When there’s difficulty meeting the nutritional requirements of the person, oral supplements can be used. It’s important to consider that these should be used in conjunction with food and not as a replacement for it.
Advice and guidance from nutritionists should be sought to maintain an adequate diet adapted to each individual, with the aim of avoiding malnutrition and thus reducing the risk of exacerbations.
Pulmonary rehabilitation programs include pulmonary resistance and strength training as well as education, nutritional planning, and psychological support.
These programs, carried out 2-3 times a week, are designed to improve cardiovascular activity, increase levels of physical activity, and improve tolerance of symptoms associated with COPD, also reducing readmissions to hospitals.
Vaccines for COPD patients should be administered according to the Centers for Disease Control and Prevention (CDC) schedules :
- Anti-influenza: Must be administered annually. It’s been shown to reduce COPD exacerbations.
- Anti-pneumococcus: There are 2 types of pneumococcal vaccines, and there are separate indications for each.
- 23-valent pneumococcal polysaccharide (PPSV-23 or Pneumovax): For all people with COPD or current smokers.
- 13-valent conjugated pneumococcus (PCV-13 or Prevnar): In patients older than or equal to 65 years, younger susceptible patients, or those patients who require frequent use of systemic steroids.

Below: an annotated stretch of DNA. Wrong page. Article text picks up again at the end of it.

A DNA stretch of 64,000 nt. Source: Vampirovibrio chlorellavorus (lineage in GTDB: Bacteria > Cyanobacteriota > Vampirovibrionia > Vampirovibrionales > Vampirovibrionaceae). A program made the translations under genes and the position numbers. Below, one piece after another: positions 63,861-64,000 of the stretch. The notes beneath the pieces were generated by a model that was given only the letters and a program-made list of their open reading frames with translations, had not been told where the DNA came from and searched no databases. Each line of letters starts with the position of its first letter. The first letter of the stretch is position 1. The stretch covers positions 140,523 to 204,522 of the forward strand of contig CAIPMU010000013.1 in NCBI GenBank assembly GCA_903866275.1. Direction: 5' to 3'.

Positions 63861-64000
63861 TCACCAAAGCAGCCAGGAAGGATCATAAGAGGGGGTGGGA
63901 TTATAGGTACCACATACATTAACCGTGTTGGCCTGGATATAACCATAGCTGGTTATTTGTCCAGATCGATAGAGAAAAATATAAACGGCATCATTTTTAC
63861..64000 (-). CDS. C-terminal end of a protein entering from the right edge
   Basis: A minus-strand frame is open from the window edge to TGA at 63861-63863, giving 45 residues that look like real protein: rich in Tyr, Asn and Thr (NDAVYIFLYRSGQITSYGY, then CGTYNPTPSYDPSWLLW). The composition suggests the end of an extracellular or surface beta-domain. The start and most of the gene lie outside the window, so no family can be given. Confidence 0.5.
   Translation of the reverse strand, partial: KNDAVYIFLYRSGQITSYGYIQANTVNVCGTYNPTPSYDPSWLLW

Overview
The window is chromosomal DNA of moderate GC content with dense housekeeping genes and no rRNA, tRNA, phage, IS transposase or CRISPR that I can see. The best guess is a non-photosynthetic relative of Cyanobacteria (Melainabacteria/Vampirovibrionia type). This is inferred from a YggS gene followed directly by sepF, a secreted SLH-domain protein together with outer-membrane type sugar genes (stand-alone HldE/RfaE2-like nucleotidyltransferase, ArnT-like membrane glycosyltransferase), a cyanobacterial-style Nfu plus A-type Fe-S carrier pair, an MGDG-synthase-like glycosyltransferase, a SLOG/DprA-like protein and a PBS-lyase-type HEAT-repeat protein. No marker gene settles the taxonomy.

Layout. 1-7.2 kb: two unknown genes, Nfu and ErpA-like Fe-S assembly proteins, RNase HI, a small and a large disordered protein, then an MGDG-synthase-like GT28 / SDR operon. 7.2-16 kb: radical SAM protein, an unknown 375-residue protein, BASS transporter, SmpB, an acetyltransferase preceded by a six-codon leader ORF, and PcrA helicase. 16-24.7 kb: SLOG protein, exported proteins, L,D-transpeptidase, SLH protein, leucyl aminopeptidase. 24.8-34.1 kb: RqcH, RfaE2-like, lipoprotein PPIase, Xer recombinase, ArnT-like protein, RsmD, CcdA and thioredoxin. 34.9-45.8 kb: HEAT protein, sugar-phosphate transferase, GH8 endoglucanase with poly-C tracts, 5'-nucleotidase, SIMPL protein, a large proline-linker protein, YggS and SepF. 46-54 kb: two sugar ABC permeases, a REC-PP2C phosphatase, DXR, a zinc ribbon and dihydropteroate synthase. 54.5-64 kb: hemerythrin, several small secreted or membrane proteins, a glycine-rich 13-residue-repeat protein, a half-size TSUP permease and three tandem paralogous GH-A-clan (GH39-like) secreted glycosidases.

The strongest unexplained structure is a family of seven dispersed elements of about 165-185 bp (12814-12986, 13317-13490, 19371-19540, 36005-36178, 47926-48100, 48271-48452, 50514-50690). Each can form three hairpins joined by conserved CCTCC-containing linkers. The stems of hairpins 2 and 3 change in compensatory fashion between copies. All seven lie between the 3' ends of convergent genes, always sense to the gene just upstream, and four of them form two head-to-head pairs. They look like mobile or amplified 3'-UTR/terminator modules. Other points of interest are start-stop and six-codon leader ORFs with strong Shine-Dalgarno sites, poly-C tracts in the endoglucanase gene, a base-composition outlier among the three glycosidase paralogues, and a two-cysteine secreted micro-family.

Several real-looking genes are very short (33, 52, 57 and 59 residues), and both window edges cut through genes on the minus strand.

The pharmacological treatment of COPD
People with COPD require long-acting medications (long-acting bronchodilators) continuously regardless of whether they have symptoms or not. This is known as the base treatment. Treatment with long-acting bronchodilators improves lung function, exercise capacity, and the patient’s quality of life.
However, to control exacerbation symptoms, short-acting medications (short-acting bronchodilators) are required to complement the basic treatment and act quickly to relieve symptoms and improve exercise tolerance.
COPD patients are also more susceptible to lung infections and therefore, may require antibiotics at any given time as medically prescribed.
Through the 2021 Spanish Guide to Chronic Obstructive Pulmonary Disease (GesEPOC), experts have sought to individualize COPD treatment by classifying patients as low and high risk.
This division is achieved by evaluating 3 parameters:
- The degree of obstruction, measured by FEV1 (%) (volume of air expired in the first second) post-bronchodilator (measured by spirometry ).
- Level of dyspnea, measured according to the modified scale of the Medical Research Council (mMRC).
- The history of exacerbations during the previous year.
High-risk patients are subclassified into three phenotypes: Non-exacerbator, eosinophilic exacerbator, and non-eosinophilic exacerbator.
Once the doctor classifies the patient, the prescribed therapy can be as follows:
Low-risk patients: Inhaled treatment
Monotherapy with any of the following drugs:
- Long-acting bronchodilators (LDLD):
- Beta-2 adrenergic agents (LABA): Salmeterol, formoterol, indacaterol, olodaterol, and vilanterol.
- Anticholinergics (LAMA): Tiotropium, aclidinium, glycopyrronium, and umeclidinium.